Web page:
The street we were walking was the main drag that led all the way to downtown. It was busy, but no street is very well-lit, and there are few pedestrians. 20 minutes of further walking beyond downtown would bring me back to Yeison’s. The night was shivering almost, like an aftershock of the rain. We walked briskly. The first bridge came, and we spat into the river below as we traversed. Street people and homeless lined the river walk, hidden in their shelters or scraping at something on their feet. Sam and I got to talking about homelessness, begging, and muggings.
“Have you ever been robbed here?” I inquired.
“Yea man, but it was so fuckin stupid. These guys had us show them everything we had cause they said there were some robbers in the neighborhood and they were trying to catch them. It was in a super sketchy part of town.”
“Like where we met up?”
“Yea dude that’s totally sketchy over there. I really just try not to walk at night. It’s risky shit here. But sometimes we’ve gone around with street people who are our friends and they know how to talk at people. Also you just gotta keep walking, don´t get stopped. I know one guy who just straight up got stabbed and then they robbed him.” Samuel talks without a lot of emphasis in his voice; he speaks softly, and does not corrupt his words with dramatic oration. It adds a degree of realism to what he’s saying.
We began walking over the second bridge. We’d go down and through the nearly abandoned market district, dark and desolate, until we reached the center. There were a few bodies here and there, shuffling like zombies, and every once in a while a decently lit bus stop where little crowds gathered beneath the cradling light.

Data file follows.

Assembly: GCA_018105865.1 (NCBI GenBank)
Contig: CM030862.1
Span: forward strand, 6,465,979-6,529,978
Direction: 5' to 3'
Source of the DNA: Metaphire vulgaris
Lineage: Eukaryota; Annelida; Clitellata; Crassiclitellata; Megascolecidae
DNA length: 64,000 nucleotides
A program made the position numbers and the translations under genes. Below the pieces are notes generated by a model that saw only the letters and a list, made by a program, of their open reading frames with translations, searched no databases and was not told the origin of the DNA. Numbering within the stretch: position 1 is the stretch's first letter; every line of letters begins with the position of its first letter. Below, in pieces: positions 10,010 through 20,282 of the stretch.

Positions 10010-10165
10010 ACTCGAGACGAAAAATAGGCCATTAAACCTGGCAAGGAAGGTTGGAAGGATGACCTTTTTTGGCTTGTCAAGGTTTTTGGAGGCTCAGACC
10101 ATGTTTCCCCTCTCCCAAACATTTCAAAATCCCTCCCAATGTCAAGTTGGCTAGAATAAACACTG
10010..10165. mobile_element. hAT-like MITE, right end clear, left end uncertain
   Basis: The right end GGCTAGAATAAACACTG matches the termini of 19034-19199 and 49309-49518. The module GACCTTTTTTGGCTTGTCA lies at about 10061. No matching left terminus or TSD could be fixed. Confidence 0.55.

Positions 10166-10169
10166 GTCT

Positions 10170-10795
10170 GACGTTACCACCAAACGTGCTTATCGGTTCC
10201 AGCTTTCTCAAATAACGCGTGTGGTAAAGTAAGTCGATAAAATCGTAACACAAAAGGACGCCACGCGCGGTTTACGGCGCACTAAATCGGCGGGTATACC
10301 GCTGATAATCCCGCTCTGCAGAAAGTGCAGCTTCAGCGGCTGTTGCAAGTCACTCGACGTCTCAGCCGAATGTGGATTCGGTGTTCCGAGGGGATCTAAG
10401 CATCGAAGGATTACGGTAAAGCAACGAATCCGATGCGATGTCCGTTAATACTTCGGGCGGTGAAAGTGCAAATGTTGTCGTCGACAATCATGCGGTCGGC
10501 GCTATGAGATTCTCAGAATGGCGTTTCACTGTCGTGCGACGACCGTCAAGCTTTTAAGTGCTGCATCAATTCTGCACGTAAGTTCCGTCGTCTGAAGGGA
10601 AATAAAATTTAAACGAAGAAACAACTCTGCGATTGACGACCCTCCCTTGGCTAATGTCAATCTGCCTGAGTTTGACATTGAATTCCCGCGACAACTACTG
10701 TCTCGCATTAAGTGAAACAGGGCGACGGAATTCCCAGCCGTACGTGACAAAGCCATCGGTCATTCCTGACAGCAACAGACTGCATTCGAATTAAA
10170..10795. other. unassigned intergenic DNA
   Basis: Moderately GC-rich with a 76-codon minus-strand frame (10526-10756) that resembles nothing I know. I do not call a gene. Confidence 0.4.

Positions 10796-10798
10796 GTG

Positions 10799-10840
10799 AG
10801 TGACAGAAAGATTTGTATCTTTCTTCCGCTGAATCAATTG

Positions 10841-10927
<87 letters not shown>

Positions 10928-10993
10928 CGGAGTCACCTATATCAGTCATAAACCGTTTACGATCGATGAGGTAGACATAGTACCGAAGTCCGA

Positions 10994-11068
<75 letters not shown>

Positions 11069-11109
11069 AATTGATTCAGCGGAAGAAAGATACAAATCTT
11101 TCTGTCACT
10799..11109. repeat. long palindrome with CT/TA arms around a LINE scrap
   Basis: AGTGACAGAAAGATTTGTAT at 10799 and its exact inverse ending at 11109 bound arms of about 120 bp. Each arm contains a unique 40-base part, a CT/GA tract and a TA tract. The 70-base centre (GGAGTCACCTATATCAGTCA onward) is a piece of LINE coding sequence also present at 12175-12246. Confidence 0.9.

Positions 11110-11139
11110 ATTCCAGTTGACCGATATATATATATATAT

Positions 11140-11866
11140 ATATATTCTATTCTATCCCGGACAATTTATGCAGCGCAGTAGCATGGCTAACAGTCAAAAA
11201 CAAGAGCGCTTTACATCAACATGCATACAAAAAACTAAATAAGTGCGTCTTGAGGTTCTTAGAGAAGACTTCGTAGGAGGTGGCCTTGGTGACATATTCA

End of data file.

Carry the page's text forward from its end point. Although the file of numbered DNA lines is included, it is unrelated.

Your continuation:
We passed a man leaning over the railing, smoking a cigarette. I glanced at his face as he stared hard at us as we passed. His face was scarred, and he seemed decidedly uninterested in general.
Suddenly, halfway across the bridge I glimpsed the man running at us from the corner of my eye, but it was too late, he had slammed into us both, grabbed us and shoved us forcefully against the railing. He was frantic and wild-eyed. Things happened so quickly it was hard to tell what came first. He sneered hard and cursed and threatened, and then swiftly reached behind his back while still stiff-arming Sam and shoving us with his body weight and looking at our chests. And without really thinking, Sam and I both lunged at him. I went for the hand he was reaching behind his back, and Sam grasped the other. I pulled up his arm with all my strength, having no idea if he was reaching for a knife or a gun. Adrenaline rushed through my veins. All this happened in a matter of seconds.